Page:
The ICC paves the way for the investigation of war crimes in the Palestinian territories

The International Criminal Court cleared the way for its attorney general to open an investigation into possible war crimes in the occupied Palestinian territories after the Hague-based court ruled that it had jurisdiction over the area.

This opens the door to lawsuits against Israelis and Palestinians, including the Israeli army and Hamas militant groups.

Israeli Prime Minister Benjamin Netanyahu immediately criticized the move, saying: “The court has again proven that it is a political body and not a judicial institution.”

The Palestinian Foreign Ministry called it “an historic day for accountability” and said it was willing to work with the ICC prosecutor in the event of an investigation.

ICC Prosecutor General Fatou Bensouda said in 2019 that there was “a reasonable basis” to open a war crimes investigation into events such as Israeli military actions in Gaza, rocket fire by Palestinian armed groups and Israeli settlement activities in the West Bank.

However, she asked the court to determine whether she had territorial jurisdiction before proceeding with the case. In a majority decision published on Friday evening, the judges said this is the case.

“The Court’s territorial jurisdiction over the situation in Palestine … extends to the territories occupied by Israel since 1967, namely Gaza and the West Bank, including East Jerusalem,” they said.

It does not matter that Palestine’s status under international law is still uncertain, the judges said. Their decision is based on the rules of jurisdiction in their founding documents and does not imply any attempt to determine statehood or legal limits.

At the request of the Palestinians, Ms. Bensouda opened a preliminary investigation into alleged violations of international law following the war between Israel and Palestinian militants in the Gaza Strip in 2014.

The current investigation, however, is not limited to investigating Israel’s actions, but will investigate alleged crimes committed by all sides, including Hamas.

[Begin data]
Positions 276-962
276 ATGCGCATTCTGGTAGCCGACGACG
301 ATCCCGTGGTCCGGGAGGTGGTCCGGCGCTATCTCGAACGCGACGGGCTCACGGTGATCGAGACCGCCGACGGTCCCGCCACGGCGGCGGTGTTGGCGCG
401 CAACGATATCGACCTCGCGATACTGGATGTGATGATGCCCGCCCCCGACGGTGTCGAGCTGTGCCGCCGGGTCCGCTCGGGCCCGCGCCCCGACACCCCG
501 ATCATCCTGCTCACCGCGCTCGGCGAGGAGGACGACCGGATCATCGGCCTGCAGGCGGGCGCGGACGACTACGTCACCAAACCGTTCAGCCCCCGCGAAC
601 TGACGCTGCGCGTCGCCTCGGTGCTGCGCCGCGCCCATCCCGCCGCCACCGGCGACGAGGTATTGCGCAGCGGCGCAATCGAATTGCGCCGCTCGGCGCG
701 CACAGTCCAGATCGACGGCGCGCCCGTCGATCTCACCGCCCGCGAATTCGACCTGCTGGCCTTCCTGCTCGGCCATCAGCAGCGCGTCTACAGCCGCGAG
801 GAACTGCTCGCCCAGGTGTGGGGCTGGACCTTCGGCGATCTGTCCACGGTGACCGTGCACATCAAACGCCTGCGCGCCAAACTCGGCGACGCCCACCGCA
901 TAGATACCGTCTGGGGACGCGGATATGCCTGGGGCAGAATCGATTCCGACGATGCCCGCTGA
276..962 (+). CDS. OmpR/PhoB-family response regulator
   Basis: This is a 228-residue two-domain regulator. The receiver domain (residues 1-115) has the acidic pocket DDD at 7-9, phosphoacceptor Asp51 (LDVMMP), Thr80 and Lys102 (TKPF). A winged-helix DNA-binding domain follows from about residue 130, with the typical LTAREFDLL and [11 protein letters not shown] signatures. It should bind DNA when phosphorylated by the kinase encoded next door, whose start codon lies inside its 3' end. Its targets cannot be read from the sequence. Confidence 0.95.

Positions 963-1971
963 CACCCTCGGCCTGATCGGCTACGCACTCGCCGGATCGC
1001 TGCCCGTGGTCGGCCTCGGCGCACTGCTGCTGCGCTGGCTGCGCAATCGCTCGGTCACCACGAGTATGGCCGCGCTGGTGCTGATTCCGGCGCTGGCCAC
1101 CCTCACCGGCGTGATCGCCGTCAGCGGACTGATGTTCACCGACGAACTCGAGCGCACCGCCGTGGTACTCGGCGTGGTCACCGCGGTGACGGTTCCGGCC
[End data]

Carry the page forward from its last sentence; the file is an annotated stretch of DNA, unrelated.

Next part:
Israel, which is not a member of the ICC, has said in the past that the court has no jurisdiction because the Palestinians have no statehood and because the borders of a future state are to be determined in peace talks.

Although Palestine is not generally recognized as a sovereign state, it became a member of the ICC in January 2015, which means it can ask the court to investigate crimes.

Mr. Netanyahu turned down the verdict, accusing the court of “ignoring the real war crimes and instead pursuing Israel, a county with a strong democratic regime that sanctifies the rule of law and is not a member of the tribunal”.

He added that Israel would “protect all of our citizens and soldiers” from prosecution.

“In its decision, the court interferes with the right of democratic countries to defend themselves,” said Netanyahu.

Hussein al-Sheikh, Minister for Civil Affairs of the Palestinian Authority, called it on Twitter a “victory for rights, justice, freedom and moral values ​​in the world”.

Rights groups immediately greeted the news. Human Rights Watch’s Balkees Jarrah said the ruling “finally offers real hope for justice to victims of serious crimes after half a century of impunity.”

“This key decision opens the door to an investigation that may result in those most severely responsible for serious crimes one day responding in a fair trial for their actions,” she said.

“Members of the ICC should stand ready to vigorously protect the independence of the court in the face of ongoing pressure and hostility towards a Palestinian investigation. It is high time Israeli and Palestinian perpetrators of the most serious of abuses – whether war crimes during hostilities or the expansion of illegal settlements – were brought to justice. “

The Israeli rights group B’Tselem also welcomed a so-called “landmark decision of the ICC”. She hoped this would “end impunity” and “curtail Israeli action”.

The country’s foreign minister, Gabi Ashkenazi, said: “Today’s decision by the ICC distorts international law and turns this institution into a political instrument for anti-Israel propaganda. The ICC is not competent to discuss the Palestinian case.

“The State of Israel is a robust democracy with an independent and effective legal system that is deeply respected around the world.

“The judges’ decision rewards Palestinian terrorism and the Palestinian Authority’s refusal to return to direct negotiations with Israel and will further polarize both sides.”

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